A tangible piece of property that a company owns and uses in generating income which is not expected to be consumed or converted into cash in less than one year’s time.
Most of the time, fixed assets are purchased with the intent of productive use, not short-term financial gains. As a result, assets like inventory and most production supplies cannot be considered fixed assets as the purpose of these items is rooting in selling them outright or integrating them into products to be sold outright.
Common fixed assets include buildings and real estate, furniture and fixtures, machinery and company vehicles, software and office equipment and certain intangible assets. As fixed assets are meant to serve a useful purpose for longer than one year, these assets are not usually liquid and are not easily converted into income. Instead, they are used to produce a company’s goods and services until they are no longer especially useful for that purpose. At that point, a fixed asset is usually sold for salvage value and written off the company’s balance sheets as an asset no longer in use by the business.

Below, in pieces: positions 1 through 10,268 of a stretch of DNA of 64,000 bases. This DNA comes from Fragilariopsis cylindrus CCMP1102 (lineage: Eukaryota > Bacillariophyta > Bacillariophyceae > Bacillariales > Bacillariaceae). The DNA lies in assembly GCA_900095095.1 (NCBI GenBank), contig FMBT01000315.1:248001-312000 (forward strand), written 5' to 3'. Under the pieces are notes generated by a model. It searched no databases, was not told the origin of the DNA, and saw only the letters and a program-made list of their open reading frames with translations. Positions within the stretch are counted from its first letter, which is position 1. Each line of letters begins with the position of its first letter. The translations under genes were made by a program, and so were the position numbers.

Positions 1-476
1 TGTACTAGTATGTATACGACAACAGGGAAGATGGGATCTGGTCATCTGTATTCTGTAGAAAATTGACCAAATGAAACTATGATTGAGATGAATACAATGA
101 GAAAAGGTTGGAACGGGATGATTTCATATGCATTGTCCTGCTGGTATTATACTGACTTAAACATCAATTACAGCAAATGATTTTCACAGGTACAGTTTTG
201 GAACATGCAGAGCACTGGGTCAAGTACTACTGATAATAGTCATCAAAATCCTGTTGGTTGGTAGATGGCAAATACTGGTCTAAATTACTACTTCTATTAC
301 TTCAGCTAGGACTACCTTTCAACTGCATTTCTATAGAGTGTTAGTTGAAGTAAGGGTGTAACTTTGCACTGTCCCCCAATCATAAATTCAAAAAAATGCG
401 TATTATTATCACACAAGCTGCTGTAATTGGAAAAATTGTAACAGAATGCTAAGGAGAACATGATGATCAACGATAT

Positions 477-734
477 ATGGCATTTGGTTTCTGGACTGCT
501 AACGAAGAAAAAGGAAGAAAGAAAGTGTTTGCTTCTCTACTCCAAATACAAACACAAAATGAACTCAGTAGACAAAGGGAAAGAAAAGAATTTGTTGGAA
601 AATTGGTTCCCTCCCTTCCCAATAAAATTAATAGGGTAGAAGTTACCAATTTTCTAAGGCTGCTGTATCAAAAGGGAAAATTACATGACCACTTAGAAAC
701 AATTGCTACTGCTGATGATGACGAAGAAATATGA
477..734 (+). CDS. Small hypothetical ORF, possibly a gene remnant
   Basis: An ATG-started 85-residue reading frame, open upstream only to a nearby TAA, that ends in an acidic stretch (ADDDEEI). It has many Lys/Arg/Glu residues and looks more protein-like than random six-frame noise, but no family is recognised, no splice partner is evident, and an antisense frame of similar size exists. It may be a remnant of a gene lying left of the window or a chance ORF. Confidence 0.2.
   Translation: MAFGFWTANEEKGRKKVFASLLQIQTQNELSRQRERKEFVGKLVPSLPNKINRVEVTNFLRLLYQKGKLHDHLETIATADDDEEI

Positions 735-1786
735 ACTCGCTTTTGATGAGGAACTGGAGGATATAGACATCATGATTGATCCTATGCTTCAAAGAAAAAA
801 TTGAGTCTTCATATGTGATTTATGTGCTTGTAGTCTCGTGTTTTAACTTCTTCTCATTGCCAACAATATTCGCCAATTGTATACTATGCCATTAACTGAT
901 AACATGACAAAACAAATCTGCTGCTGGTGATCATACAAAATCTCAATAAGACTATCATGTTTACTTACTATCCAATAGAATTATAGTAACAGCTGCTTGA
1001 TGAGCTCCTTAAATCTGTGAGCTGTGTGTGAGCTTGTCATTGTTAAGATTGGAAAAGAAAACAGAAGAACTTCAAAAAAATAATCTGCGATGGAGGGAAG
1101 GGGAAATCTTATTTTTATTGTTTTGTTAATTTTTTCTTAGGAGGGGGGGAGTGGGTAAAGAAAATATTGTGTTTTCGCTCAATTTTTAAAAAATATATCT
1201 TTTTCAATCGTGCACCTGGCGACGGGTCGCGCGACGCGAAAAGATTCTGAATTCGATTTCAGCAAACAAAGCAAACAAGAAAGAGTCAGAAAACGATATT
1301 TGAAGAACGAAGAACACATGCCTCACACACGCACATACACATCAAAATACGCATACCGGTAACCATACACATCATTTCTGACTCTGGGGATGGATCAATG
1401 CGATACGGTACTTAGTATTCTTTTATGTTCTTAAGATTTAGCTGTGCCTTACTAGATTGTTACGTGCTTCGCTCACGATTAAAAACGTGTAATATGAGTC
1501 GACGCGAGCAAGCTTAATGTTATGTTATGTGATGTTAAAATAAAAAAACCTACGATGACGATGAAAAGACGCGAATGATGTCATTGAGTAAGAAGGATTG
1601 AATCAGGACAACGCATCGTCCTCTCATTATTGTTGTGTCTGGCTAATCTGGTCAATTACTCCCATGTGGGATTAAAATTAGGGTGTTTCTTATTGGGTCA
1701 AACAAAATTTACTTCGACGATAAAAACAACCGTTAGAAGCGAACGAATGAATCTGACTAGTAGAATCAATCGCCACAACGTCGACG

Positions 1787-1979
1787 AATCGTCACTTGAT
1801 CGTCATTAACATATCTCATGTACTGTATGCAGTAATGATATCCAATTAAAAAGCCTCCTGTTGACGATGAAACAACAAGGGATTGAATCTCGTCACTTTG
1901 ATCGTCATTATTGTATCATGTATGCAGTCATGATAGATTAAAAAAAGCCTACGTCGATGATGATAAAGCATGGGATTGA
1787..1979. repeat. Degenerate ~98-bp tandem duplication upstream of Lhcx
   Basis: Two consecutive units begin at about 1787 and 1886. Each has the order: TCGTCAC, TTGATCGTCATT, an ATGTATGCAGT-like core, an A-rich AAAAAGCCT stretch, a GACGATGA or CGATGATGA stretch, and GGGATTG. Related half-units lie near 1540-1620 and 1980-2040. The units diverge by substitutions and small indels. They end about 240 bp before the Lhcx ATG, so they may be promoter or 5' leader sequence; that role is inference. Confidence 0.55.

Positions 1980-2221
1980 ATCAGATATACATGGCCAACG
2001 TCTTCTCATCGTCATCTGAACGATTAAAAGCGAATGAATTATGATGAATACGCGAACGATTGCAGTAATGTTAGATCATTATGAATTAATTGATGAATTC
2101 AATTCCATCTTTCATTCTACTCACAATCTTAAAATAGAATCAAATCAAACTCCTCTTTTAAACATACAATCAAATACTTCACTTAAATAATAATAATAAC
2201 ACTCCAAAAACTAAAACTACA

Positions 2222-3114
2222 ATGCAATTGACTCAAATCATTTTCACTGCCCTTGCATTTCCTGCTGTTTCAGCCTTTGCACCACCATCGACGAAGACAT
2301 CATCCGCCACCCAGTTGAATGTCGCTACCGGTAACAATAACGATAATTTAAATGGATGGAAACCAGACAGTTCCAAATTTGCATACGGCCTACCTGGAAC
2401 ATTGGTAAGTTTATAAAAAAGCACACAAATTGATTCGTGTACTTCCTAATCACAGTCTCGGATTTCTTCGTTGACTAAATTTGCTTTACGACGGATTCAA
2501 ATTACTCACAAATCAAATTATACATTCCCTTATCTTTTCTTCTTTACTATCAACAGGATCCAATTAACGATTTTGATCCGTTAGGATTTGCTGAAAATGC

Fixed assets are commonly referred to in business and finance circles as Property, Plant and Equipment (PP&E) or capital assets.
Wife: “I think you should sell that stupid motorcycle. It makes me nervous every time you ride it.”
Spouse: “Nope. Can’t. It’s a fixed company asset.”
Wife: “How exactly does that motorcycle help your company to mass produce bread and cereal?”